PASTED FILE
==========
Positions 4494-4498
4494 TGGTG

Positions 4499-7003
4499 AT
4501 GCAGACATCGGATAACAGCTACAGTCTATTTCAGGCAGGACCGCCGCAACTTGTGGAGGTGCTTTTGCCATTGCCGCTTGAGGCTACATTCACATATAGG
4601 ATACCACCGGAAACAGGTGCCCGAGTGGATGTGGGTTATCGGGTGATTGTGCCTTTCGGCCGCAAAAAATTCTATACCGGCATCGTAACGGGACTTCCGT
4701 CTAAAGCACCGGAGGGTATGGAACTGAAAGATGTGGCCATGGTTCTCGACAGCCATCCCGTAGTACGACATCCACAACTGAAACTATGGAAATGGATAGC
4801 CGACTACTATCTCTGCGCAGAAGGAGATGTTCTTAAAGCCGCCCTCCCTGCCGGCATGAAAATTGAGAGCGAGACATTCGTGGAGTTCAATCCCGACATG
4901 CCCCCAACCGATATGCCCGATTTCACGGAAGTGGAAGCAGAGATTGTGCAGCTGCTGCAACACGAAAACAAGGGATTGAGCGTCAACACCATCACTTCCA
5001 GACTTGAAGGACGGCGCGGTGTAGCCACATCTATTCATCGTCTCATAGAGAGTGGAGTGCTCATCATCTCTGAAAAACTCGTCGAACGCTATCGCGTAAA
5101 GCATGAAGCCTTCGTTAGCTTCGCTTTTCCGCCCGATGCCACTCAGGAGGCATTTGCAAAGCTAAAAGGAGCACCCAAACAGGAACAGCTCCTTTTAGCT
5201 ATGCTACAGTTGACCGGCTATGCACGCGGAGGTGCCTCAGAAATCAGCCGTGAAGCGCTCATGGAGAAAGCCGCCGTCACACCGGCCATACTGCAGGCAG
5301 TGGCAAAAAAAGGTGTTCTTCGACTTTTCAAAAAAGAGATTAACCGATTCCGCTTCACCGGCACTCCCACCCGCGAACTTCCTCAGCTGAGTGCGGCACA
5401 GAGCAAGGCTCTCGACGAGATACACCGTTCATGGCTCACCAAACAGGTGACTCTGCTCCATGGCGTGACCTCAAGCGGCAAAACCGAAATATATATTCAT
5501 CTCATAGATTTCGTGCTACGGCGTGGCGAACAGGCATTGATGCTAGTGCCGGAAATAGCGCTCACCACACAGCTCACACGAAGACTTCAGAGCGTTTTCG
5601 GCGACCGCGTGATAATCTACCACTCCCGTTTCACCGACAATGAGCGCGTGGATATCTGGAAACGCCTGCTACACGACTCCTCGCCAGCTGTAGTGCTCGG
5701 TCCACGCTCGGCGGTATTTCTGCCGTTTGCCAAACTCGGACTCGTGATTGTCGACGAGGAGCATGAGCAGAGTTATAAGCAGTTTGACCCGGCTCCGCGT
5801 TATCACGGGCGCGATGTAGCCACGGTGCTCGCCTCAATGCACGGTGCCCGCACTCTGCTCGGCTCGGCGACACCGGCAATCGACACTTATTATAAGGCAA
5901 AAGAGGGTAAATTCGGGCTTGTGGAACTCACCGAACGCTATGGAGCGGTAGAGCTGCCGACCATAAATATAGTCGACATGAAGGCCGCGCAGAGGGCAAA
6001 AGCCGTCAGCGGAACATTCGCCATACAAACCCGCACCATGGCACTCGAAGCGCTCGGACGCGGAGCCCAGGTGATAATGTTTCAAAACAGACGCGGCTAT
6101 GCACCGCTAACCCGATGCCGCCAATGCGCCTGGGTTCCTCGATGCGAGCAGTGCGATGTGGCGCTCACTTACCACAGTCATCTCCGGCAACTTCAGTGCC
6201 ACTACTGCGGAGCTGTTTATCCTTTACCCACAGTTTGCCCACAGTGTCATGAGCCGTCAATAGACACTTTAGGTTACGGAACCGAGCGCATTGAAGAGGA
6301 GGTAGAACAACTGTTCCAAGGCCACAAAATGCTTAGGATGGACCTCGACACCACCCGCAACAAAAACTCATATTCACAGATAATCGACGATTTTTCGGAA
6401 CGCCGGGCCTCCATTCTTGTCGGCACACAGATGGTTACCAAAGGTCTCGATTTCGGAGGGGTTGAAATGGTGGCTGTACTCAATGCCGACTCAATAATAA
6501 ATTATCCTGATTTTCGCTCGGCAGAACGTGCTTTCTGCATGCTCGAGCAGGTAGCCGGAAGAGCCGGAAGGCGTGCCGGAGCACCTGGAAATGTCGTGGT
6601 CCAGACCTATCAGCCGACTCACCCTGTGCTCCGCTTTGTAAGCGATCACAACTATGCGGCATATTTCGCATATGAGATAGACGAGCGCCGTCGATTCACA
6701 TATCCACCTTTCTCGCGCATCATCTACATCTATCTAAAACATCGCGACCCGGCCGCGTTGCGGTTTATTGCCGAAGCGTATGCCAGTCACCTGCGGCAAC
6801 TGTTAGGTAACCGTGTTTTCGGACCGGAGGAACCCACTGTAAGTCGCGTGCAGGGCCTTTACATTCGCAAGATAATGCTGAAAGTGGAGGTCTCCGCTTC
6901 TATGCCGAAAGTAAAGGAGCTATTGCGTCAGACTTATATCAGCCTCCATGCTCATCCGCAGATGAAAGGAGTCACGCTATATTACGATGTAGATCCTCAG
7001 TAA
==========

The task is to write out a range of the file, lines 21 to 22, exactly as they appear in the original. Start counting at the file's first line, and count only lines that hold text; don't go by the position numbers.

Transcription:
6101 GCACCGCTAACCCGATGCCGCCAATGCGCCTGGGTTCCTCGATGCGAGCAGTGCGATGTGGCGCTCACTTACCACAGTCATCTCCGGCAACTTCAGTGCC
6201 ACTACTGCGGAGCTGTTTATCCTTTACCCACAGTTTGCCCACAGTGTCATGAGCCGTCAATAGACACTTTAGGTTACGGAACCGAGCGCATTGAAGAGGA